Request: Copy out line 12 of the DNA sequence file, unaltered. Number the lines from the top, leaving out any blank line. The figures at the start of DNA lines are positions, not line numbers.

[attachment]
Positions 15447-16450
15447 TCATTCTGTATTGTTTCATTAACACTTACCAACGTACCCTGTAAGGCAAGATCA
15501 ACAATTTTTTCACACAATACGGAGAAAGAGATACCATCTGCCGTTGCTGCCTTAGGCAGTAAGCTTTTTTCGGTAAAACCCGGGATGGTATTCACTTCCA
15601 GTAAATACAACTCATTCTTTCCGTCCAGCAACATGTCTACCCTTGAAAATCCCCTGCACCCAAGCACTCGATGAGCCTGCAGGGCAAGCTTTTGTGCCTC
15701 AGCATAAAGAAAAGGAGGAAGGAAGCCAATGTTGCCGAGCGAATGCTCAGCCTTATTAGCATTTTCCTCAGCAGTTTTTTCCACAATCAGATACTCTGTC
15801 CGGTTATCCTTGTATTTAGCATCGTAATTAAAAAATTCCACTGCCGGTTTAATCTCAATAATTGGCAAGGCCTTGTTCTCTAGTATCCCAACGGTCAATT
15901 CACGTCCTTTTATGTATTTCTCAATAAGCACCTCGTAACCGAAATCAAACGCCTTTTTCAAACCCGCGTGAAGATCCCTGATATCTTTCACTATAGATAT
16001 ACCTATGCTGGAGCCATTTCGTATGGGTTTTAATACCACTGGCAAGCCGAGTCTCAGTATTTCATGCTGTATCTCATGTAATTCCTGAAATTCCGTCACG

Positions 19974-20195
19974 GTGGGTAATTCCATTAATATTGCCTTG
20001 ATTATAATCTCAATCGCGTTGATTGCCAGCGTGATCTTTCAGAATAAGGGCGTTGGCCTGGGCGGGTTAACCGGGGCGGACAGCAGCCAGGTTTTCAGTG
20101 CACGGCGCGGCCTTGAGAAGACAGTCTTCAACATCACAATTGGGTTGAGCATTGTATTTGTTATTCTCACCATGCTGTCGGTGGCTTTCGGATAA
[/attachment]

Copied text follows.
20101 CACGGCGCGGCCTTGAGAAGACAGTCTTCAACATCACAATTGGGTTGAGCATTGTATTTGTTATTCTCACCATGCTGTCGGTGGCTTTCGGATAA